Referring now to FIGS. 2A and 2B, there is shown a modification of this invention wherein adjustment means are provided for adjusting the initial position of the shuttle valve 40 with respect to the spool valve 30 thereby effecting an adjustment of the so-called "dead band" of the pilot valve. By "dead band" is meant the amount of movement of the spool valve 30 that is required to effect a cutoff of fluid flow from the selected one of the control fluid inlet ports to the control fluid outlet port. As will be apparent from observing the drawings, such cutoff first occurs whenever the O-ring seal 30f mounted on the enlarged diameter portion 30a of spool valve 30 moves downwardly past the lower ring of ports 30e in the shuttle 40 or upwardly past the upper ring of ports 40d in the shuttle 40 depending upon whether the pilot valve is connected to be responsive to a decrease or increase in fluid pressure of the monitored fluid relative to the desired normal value.
Such adjustment of the "dead band" may be conveniently accomplished externally of the pilot valve through the provision of a plurality of shuttle position adjusting screws 60. Screws 60 are threadably radially inserted through the valve body 10 and cooperate with the end walls of the annular fluid flow recess 40f provided on the outer periphery of the shuttle valve 40 intermediate the seal rings 40b and 40c. The upper ends of recess 40f are inclined and the inner ends 60a of the adjustment screws 60 are correspondingly tapered so that radial advancement of the lower adjustment screw, as illustrated in FIG. 3, will effect a downward shifting of the shuttle valve 40 relative to the spool valve 30, while, as shown in FIG. 4, an inward adjustment of the upper adjustment screw 60 will effect an upward displacement of the shuttle valve 40 relative to the spool valve 30. The "dead band" of the apparatus may thus be conveniently adjusted externally of the pilot valve 1 to provide a range of "dead bands" for such valve, hence increasing or decreasing the sensitivity of the pilot valve 1 to changes in fluid pressure of the fluid being monitored, as desired by the operator of the system.
Referring now to FIG. 5, a modification of this invention is shown wherein similar numerals represent parts similar to those already described. The only change in the construction is the utilization of large holes or elongated slots 40k in the walls of the shuttle valve 40 in place of the two rings of ports 40d and 40e. The axial length of the holes or slots 40k should substantially exceed the axial extent of the O-ring 30f provided on the enlarged diameter portion 30a of the spool valve 30. Thus, in the normal position of spool valve 30, corresponding to the monitored fluid pressure being at a normal value, the O-ring 30f is disposed centrally relative to the slots or holes 30k and no biasing is exerted by the control pressure on the spool valve 30, since the control fluid flows through the ends of the elongated holes or slots 40k to bypass the O-ring seal 30f. The operation of the modification illustrated in FIG. 5 is identical to that previously described.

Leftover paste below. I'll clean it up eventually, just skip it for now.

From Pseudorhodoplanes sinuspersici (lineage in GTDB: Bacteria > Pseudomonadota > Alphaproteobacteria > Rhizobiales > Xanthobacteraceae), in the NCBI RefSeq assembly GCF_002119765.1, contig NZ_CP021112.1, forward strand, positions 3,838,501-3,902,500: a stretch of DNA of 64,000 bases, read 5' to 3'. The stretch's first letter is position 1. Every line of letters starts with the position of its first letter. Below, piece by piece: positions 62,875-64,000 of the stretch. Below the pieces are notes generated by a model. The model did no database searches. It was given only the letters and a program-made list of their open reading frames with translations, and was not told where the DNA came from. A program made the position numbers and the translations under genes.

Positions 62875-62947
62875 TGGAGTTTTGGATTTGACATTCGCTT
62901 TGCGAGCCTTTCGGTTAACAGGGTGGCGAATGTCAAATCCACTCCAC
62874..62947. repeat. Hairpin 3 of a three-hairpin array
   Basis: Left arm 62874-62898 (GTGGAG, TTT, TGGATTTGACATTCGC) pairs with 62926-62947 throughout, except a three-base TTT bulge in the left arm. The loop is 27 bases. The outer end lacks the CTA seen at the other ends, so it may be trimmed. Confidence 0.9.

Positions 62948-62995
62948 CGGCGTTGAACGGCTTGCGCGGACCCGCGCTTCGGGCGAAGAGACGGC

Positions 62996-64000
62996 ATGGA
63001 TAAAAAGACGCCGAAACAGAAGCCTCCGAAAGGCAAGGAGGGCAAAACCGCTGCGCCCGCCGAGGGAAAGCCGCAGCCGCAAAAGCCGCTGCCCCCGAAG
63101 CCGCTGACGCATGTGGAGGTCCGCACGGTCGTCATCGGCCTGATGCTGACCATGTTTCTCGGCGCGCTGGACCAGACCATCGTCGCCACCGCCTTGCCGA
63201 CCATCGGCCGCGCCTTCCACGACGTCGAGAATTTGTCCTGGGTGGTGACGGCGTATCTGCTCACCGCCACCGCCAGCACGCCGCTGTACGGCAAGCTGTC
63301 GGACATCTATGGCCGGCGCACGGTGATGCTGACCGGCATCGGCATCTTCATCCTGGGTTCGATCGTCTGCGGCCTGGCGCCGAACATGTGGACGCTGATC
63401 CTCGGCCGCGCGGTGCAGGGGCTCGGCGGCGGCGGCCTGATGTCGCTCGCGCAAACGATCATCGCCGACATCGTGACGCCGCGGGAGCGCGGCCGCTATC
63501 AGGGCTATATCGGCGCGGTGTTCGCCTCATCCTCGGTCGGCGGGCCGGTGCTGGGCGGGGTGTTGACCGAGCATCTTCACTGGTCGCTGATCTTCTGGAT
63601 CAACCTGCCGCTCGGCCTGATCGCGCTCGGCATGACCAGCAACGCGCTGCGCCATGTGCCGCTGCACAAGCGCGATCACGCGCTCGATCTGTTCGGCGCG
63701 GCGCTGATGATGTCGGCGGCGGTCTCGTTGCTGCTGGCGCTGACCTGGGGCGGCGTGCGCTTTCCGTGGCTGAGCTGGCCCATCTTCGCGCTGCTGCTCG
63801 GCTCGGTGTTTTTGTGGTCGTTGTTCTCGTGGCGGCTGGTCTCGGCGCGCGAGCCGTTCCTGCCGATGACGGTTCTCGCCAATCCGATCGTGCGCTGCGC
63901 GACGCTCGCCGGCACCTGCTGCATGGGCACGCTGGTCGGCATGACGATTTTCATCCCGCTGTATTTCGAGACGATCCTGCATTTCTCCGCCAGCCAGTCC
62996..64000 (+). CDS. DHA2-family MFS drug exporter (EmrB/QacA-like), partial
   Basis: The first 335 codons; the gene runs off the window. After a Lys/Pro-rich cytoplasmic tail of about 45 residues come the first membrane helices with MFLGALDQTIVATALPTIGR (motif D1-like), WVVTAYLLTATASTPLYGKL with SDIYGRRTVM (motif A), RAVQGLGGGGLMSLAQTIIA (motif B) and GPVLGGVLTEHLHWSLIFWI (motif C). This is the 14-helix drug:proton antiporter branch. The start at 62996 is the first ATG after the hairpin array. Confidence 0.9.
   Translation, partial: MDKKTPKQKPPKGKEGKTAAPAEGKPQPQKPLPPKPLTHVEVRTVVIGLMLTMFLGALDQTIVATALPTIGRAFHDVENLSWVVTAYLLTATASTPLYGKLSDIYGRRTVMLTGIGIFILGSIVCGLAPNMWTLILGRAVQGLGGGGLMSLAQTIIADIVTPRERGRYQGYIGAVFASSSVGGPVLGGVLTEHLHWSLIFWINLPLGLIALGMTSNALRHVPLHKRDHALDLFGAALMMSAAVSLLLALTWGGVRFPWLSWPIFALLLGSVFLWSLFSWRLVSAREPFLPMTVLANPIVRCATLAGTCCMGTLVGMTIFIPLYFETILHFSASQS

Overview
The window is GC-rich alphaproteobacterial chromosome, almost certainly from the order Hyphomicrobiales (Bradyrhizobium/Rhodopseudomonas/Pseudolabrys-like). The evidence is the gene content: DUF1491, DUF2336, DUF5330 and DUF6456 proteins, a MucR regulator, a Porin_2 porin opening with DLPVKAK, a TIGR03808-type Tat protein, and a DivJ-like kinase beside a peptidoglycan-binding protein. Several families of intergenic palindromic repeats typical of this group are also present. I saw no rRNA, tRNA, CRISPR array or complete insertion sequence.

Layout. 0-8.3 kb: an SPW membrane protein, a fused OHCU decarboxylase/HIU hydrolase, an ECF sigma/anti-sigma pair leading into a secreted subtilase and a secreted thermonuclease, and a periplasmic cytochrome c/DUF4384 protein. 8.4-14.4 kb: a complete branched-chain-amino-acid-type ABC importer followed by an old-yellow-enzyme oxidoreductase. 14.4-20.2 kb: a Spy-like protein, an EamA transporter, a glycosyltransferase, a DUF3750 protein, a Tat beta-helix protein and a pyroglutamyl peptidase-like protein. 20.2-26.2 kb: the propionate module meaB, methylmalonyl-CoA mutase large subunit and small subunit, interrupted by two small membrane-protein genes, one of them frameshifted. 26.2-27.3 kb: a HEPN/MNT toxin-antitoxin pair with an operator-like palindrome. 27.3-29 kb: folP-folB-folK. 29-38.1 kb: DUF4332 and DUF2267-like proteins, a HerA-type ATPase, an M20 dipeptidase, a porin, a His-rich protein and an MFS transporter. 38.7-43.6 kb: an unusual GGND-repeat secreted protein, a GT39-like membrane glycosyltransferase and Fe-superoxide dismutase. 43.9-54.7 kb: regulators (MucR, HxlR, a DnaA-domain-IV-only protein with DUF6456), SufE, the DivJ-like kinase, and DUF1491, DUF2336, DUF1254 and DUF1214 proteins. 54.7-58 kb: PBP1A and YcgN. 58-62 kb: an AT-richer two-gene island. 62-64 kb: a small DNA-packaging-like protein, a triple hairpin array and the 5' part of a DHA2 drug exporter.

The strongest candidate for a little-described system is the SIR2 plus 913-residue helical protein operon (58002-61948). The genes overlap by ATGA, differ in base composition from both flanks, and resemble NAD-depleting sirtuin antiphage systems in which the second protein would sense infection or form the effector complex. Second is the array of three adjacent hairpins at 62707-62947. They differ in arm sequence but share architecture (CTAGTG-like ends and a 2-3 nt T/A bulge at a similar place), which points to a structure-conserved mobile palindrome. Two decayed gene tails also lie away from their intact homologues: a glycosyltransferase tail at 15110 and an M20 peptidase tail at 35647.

Although the invention has been described in terms of specified embodiments which are set forth in detail, it should be understood that this is by illustration only and that the invention is not necessarily limited thereto, since alternative embodiments and operating techniques will become apparent to those skilled in the art in view of the disclosure. Accordingly, modifications are contemplated which can be made without departing from the spirit of the described invention.
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|US20100108534 *||Oct 30, 2008||May 6, 2010||Mti Micro Fuel Cells, Inc.||Electrochemical actuator|
|US20100264348 *||Apr 20, 2009||Oct 21, 2010||Food Global Technologies LLC||Dynamic Bore Plug Assembly|
|U.S. Classification||137/625.66, 137/269|
|Cooperative Classification||F15B13/0402, Y10T137/5109, Y10T137/8663|
|Jun 7, 1988||CC||Certificate of correction|
|May 9, 1991||FPAY||Fee payment|
Year of fee payment: 4
|Jul 11, 1995||REMI||Maintenance fee reminder mailed|
|Dec 1, 1995||SULP||Surcharge for late payment|
|Dec 1, 1995||FPAY||Fee payment|
Year of fee payment: 8
|Feb 6, 1996||FP||Expired due to failure to pay maintenance fee|
Effective date: 19951206
|Jun 22, 1999||REMI||Maintenance fee reminder mailed|
|Nov 28, 1999||LAPS||Lapse for failure to pay maintenance fees|
|Feb 8, 2000||FP||Expired due to failure to pay maintenance fee|
Effective date: 19991201